Global financial meltdown? You would never have guessed it had you been in Paris last week for the summer 2008 couture collections.
On Monday afternoon, I could barely make my way across the turf of the Polo de Paris in the Parc de Bagatelle for the impossibly brown, improbably blonde women dressed in floor-length mink, laden down with giant alligator handbags and even bigger lips, the trademark red soles of their Christian Louboutin heels leading the way to the Dior show.
While John Galliano's presentation six months before had been held in the gardens of Versailles, this location was a bit of a letdown: a scrubby park, dotted with the tents of homeless people.
I wondered what they must think of fashion's elite, teetering past, having been disgorged from their stretch Mercedes, complaining about having to negotiate grass (so difficult, you see, in spiky heels).
And while it seems obscene that we were all here to see very beautiful, certainly very expensive frocks, couture is the all-important ooh, let me see, tent pole that keeps the entire fashion industry not only propped up but thriving, special and sometimes magical.
It took me a long time to really get John Galliano. I always thought his creations rather unwearable - a crinoline, on the bus, is he joking?
But strip away the hats (by Stephen Jones), the Groucho Marx eyebrows and the cripplingly high shoes and what you are left with is a garment that is exquisitely engineered, intricately constructed, hand painted and embroidered.
And, yes, immensely flattering: a sleeveless dress seems to float around the bust, with no effort at all, but take a peek inside and it is as well engineered as a suspension bridge.
At Monday's collection for spring/summer 2008 (couture is always, confusingly, six months behind ready-to-wear), the models were styled with beehives, false eyelashes, sequinned eyeshadow and pale matt lips.
Earrings were huge and the hats like giant lampshades, but the influence was not Swinging London.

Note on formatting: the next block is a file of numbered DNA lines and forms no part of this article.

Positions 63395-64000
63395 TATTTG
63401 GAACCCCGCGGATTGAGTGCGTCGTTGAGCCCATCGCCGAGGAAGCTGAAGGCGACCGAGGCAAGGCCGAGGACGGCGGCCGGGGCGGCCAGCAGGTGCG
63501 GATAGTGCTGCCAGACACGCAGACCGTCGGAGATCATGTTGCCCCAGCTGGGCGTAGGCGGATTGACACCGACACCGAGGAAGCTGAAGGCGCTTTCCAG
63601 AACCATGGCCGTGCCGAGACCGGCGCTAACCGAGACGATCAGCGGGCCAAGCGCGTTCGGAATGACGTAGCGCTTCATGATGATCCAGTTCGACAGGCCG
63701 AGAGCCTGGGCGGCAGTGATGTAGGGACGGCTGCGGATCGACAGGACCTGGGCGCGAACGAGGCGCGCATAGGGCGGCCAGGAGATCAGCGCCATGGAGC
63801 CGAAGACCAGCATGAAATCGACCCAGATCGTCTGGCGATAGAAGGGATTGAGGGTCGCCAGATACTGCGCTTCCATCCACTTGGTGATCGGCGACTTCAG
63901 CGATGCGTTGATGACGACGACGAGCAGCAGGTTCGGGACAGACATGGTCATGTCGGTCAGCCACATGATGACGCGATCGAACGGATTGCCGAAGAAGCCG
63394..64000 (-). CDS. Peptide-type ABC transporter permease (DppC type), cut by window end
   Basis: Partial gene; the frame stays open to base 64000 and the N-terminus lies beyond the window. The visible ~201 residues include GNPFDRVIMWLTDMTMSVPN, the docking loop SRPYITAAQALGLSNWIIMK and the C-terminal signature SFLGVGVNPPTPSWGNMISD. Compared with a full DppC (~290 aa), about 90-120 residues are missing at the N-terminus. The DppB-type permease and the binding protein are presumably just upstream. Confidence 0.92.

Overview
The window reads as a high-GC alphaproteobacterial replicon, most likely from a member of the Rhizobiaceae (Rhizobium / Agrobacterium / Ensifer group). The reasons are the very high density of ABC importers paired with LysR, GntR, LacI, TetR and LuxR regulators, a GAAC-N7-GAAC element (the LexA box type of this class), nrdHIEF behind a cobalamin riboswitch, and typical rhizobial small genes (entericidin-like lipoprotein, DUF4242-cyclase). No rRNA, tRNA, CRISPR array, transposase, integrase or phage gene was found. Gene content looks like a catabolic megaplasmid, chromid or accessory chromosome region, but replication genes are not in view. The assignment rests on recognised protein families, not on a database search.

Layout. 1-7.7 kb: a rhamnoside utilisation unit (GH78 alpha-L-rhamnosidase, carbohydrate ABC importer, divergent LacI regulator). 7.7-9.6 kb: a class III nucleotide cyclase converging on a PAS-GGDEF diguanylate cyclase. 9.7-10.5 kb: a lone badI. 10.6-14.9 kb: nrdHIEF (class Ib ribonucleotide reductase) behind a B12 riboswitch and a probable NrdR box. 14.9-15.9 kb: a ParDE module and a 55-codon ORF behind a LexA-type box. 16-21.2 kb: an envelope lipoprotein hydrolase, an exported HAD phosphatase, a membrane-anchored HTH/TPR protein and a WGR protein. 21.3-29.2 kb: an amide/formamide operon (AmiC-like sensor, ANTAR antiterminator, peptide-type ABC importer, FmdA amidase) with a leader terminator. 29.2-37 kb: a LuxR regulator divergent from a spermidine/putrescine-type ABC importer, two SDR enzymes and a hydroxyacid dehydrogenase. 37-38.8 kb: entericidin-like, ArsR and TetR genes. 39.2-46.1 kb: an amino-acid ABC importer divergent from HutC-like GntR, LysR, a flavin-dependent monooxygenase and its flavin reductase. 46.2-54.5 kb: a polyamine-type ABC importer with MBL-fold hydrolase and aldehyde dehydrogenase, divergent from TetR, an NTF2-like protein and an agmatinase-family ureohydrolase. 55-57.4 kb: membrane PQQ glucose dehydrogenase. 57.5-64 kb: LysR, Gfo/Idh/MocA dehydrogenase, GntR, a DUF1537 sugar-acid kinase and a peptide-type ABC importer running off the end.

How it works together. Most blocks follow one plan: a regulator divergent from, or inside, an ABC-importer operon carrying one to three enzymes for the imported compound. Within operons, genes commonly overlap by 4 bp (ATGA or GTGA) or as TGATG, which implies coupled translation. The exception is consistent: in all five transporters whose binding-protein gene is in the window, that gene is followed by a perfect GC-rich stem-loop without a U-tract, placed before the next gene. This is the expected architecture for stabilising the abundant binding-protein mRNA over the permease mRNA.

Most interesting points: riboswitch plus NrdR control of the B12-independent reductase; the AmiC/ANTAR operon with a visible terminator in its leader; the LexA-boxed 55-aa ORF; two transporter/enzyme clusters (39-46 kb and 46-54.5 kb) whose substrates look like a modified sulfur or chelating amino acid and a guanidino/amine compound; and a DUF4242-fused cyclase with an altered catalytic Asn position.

The wonderful thing about Galliano is that he does not want his women to look like little girls.
Rather than (yawn) referring to the Sixties, a theme every single High Street shop has seized upon with gusto for far too long, he was inspired by John Singer Sargent's portrait of Amelie Gautreau - known as Madame X - a seductress who scandalised Paris.
Galliano women are always a little bit naughty, you see.
I loved the fishtail gown with a beaded opera jacket, a gold suit seemingly made from scales and the opera coats in lime, purple and canary yellow.
There were little nods to Christian Dior himself in the elbow-length gloves (M Dior thought short gloves, such as the ones favoured by his rival Givenchy, rather vulgar) and in the silhouette: big hips, tiny waists and tapered limbs, like the stems of so many exotic flowers.
The Armani Prive show was, by contrast, far more sane. There were lots of sharp little suits with tulip or puffball skirts, an awful lot of black jet baguettes, origami pleating and sugary colours such as lilac and pink, all accessorised with armfuls of chunky, colourful bangles.
I was sitting opposite Hilary Swank who, if she was in Paris to choose a possible gown to wear to the Oscars (fashion's biggest showcase; if it fails to go ahead because of the writers' strike, expect a
Although the same couldn't be said for her front-row outfit - a dress with shoestring straps was a big mistake with her swimmer's shoulders.
I know that she prides herself on her toned, taught body, but a cardigan or wrap would have softened the look.
The Chanel show on Tuesday, held as usual in the beautifully restored Grand Palais, was a revelation in that all the models wore ballet pumps - which meant there wasn't the usual sport of seeing which model would take a tumble off her six-inch wedges - with 10 denier navy tights (oh, how fresh these seemed after a winter of opaque black woolly ones) and ludicrously short skirts.
Now, of course, once the taileurs have been dispatched to the Middle East and Russia to fit some of these curvy little suits on the wives of oligarchs and princes, the hems will have been let down a little, but it seems Karl Lagerfeld was sending out a very clear message: he wants his label to appeal to younger, more beautiful women, not the cadaverous, parchment-skinned crones in the front row.
There was just enough here, though, to reassure the traditional customer, with no fewer than eight versions of the classic boucle cardigan jacket, not counting the giant plaster facsimile that made up the stage set.